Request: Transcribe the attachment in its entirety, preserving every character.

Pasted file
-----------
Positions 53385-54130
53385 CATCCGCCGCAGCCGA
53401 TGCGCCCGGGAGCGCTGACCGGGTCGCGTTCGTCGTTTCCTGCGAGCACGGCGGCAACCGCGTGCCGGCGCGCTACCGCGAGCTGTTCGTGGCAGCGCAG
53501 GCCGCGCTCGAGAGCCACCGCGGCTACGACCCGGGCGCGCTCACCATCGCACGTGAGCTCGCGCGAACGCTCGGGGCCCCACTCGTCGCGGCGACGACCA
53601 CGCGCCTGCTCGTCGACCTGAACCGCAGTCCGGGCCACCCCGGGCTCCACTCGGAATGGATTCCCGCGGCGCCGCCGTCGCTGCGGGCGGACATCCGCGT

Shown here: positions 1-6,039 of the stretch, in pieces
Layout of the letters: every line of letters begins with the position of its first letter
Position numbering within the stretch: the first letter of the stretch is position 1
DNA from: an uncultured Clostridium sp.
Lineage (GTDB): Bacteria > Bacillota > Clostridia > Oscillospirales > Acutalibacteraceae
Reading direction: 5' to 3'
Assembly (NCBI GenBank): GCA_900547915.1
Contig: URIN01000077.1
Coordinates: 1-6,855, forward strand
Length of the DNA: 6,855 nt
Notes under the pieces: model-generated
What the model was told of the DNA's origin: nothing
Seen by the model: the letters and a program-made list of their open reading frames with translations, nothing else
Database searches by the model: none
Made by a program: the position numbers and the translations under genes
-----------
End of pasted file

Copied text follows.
Positions 53385-54130
53385 CATCCGCCGCAGCCGA
53401 TGCGCCCGGGAGCGCTGACCGGGTCGCGTTCGTCGTTTCCTGCGAGCACGGCGGCAACCGCGTGCCGGCGCGCTACCGCGAGCTGTTCGTGGCAGCGCAG
53501 GCCGCGCTCGAGAGCCACCGCGGCTACGACCCGGGCGCGCTCACCATCGCACGTGAGCTCGCGCGAACGCTCGGGGCCCCACTCGTCGCGGCGACGACCA
53601 CGCGCCTGCTCGTCGACCTGAACCGCAGTCCGGGCCACCCCGGGCTCCACTCGGAATGGATTCCCGCGGCGCCGCCGTCGCTGCGGGCGGACATCCGCGT

Shown here: positions 1-6,039 of the stretch, in pieces
Layout of the letters: every line of letters begins with the position of its first letter
Position numbering within the stretch: the first letter of the stretch is position 1
DNA from: an uncultured Clostridium sp.
Lineage (GTDB): Bacteria > Bacillota > Clostridia > Oscillospirales > Acutalibacteraceae
Reading direction: 5' to 3'
Assembly (NCBI GenBank): GCA_900547915.1
Contig: URIN01000077.1
Coordinates: 1-6,855, forward strand
Length of the DNA: 6,855 nt
Notes under the pieces: model-generated
What the model was told of the DNA's origin: nothing
Seen by the model: the letters and a program-made list of their open reading frames with translations, nothing else
Database searches by the model: none
Made by a program: the position numbers and the translations under genes